Of the importance of playing bass poorly and a thought on the temptation for elitism

I really do enjoy coding and talk about coding, but on IRC I was sometimes seen as an irascible troll amazed by the lack of experience and knowledge especially where you expect it the less.
I was sometimes quite shocked at poor software solutions given by teachers that were themselves giving advanced python lessons to the elite of the nation.

So sometimes, and even at work I have a temptation for elitism. I think a coding langage is like a natural langage (probably my Perl past) and that there is no excuses for not learning the new idiomatism. Python core team is nice enough to provide the PEP that helps us know how the langage evolves. Thus I often think to myself there are no excuses for coding python in 2013 like one would have coded in 2003. (Imagine a world without array context, generator, with statements....).

But then I go and (try to) play bass.

Lost myself in the difficulty of not being able to have the decent level I wish, I work. But my level improves so slowly each few day I practice (since 4 years). And I don't seem to be any better.
But I love that. Because I want to be a good bass player, maybe, one day. I know I do shit, and sometimes I realize that I can understand the "noobs". In fact, it brings back memories.

I am pretty much considered against my will as a gifted programming expert. It may be true for them, I know how totally wrong this is.

I had my first computer when I was 12. I first played (like a game) with it. Like with my bass I was using it quite scarcely in a serious way. It was not motivation, it was because of discouragement. I liked the computers, but I was discouraged at how slow my progress where. I played with some in memory ASM debuger with my cousin when we were cheating, and this guy was the genius. By watching him I learnt a lot and had fun.

I had a PC in the early 90s, I would copy games and animated GIF's with Pr0n on it on 1.4MB floppies. Nothing serious.

I have learnt linux in 1993 with friends at university. I was just installing linux and compiling kernel cluelessly. Let's say I was not a genius. We had our first C lessons and I was not really good. I learnt C, fortran, sh, matlab, VHDL.

Truth is : I had a computer since I was 12, I was in my 20's and still quite sucking in average but I began to have strikes of inspiration. And that is for this light memories that I held on. Like when I play bass and a good inspiration comes.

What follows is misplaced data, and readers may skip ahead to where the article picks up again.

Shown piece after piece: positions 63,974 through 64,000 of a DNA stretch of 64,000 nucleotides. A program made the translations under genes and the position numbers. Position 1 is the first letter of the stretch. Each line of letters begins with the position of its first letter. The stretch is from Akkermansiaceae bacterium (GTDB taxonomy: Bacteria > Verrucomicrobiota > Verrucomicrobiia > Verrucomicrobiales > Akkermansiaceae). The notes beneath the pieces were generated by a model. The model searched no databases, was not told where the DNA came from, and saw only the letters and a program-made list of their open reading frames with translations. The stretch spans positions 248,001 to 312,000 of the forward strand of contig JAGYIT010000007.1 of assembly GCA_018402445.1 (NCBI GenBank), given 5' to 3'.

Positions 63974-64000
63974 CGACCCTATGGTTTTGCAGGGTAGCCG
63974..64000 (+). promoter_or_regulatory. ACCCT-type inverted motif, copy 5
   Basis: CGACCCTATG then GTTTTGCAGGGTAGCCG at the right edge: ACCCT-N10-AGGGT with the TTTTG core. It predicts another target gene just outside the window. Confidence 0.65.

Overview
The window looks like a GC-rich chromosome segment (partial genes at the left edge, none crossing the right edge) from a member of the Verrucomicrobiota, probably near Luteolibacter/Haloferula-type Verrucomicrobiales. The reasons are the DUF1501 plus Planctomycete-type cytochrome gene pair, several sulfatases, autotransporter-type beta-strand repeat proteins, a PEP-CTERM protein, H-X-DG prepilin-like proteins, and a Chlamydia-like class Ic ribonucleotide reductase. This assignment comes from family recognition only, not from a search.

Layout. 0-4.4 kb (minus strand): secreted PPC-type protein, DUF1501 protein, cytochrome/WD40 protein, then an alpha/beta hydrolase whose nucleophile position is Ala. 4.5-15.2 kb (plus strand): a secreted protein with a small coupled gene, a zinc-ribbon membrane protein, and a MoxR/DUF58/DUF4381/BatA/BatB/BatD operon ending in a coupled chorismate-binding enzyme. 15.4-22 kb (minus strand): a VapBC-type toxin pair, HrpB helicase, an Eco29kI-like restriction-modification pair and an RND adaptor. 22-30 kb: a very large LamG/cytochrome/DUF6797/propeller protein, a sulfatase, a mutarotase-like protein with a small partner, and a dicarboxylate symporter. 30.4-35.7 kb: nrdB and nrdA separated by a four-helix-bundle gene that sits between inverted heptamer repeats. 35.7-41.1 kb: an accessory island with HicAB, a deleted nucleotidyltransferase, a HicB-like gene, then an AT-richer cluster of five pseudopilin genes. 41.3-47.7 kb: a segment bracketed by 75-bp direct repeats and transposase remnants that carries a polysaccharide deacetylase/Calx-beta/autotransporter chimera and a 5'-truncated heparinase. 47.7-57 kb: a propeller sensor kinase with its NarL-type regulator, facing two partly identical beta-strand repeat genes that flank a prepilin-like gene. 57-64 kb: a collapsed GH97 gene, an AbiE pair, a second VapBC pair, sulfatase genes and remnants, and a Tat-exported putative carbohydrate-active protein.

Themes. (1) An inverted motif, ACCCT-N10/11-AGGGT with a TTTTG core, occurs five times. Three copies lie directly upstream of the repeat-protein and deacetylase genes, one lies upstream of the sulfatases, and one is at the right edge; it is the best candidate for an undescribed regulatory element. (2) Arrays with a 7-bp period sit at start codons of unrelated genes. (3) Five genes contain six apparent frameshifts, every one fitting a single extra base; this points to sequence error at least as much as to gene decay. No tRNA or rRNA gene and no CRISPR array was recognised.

99% of the time on my computer was dedicated to inefficient wandering and stupid mistakes due to the arrogance I felt from the 1% remaining times.

Let's wrap it fast. I consider beginning to really code in 2001/2003. I was in my late 20's and still fighting my way. When I look back at my code: it suxed.

I began being serious 2 years ago and now more often then never the code I write is exactly the code I wish to write, I can foresee the path for delivering  a result that will match 90% of the specifications. And sometimes people oppose my views on software engineering based on obvious faulty conception, and when I read their code I recognize you know what?

A naïve mistake I myself did most of the time. And since learning is better achieved by failing and that they did not failed yet, thus we could get quite an argument. At the end I often wished that such under-skilled developers were out of my way and wondering how they couldn't understand the mistakes, since I overcame it.

But you know what?

I am the same as them: when I look my older code, even sometimes from the last week I also see mistakes in my code and I am pissed at still being that bad at coding and still having misconceptions.

And then I play bass. And I reach enlightenment:  what matters is to «play», that is the root of improvement. It is all about having an earnest incentive for improvement: it is only about having fun.

I never was gifted or good in software development, I just worked, failed, worked, and sometimes improved. And since I still do improve I am just still a noob. But a special noob; one that constantly improves.

I now dream of another form of elitism where we would select a team not only with the goal of shipping stuff, but also on the goal of maximising the fun of everybody. Happy people improve faster.

(Brain is very good at delivering high quality natural drugs in your brains when you are happy, call it Dr FeelGood).

Now, maybe because Quebec is making me write weird things I intend to remember that coding should be considered fun, and help people having fun when coding. And since trolling is part of the fun I still intend to troll the other coders :)

PS: I do insist I think people being are too suspiciously nice and happy in Montréal. They might put prozzac in the tap water and it is getting to me.